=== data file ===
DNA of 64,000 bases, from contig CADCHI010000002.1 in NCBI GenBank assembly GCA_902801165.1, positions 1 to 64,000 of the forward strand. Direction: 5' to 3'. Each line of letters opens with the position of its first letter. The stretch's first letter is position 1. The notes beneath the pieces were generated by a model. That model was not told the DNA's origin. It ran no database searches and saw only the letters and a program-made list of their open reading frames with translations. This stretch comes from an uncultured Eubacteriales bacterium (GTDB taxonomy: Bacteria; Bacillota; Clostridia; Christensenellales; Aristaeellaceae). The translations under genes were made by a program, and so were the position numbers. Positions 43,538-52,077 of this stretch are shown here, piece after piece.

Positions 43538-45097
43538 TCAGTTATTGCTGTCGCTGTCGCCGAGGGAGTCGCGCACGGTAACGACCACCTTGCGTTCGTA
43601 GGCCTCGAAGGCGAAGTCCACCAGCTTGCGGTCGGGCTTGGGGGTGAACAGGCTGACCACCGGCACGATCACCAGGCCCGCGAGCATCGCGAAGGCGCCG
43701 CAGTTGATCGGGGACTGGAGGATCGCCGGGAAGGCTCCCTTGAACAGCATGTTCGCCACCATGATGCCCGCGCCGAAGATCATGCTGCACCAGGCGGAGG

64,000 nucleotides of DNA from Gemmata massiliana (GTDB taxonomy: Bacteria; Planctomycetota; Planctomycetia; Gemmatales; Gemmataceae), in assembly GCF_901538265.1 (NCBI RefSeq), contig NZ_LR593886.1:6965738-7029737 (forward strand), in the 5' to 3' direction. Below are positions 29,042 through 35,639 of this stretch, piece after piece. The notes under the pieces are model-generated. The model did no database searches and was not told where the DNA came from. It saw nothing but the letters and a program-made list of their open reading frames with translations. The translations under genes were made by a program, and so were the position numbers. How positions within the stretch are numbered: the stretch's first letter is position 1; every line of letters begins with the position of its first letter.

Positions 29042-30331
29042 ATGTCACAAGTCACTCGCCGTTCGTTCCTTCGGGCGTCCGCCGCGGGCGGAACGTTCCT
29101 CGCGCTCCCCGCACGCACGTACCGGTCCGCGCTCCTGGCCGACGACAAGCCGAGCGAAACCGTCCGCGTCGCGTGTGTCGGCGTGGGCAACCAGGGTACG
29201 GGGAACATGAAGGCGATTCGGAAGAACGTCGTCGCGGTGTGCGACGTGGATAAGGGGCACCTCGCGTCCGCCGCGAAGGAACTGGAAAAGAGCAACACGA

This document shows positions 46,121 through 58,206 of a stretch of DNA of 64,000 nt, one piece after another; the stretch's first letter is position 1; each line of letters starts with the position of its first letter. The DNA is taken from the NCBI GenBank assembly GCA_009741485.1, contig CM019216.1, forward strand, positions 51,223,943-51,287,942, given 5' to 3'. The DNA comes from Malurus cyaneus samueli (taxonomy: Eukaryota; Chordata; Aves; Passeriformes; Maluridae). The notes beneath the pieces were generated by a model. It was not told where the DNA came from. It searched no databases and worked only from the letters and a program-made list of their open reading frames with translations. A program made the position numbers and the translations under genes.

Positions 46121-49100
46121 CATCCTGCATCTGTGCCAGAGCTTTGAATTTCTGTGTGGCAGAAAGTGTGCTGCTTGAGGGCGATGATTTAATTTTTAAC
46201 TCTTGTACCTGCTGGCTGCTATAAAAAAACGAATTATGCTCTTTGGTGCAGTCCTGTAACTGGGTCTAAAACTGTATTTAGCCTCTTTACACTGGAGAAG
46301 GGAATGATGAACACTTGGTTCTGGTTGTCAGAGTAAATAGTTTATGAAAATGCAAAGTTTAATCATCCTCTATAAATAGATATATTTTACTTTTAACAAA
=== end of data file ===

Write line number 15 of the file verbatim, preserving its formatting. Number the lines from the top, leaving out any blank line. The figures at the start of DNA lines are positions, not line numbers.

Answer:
46301 GGAATGATGAACACTTGGTTCTGGTTGTCAGAGTAAATAGTTTATGAAAATGCAAAGTTTAATCATCCTCTATAAATAGATATATTTTACTTTTAACAAA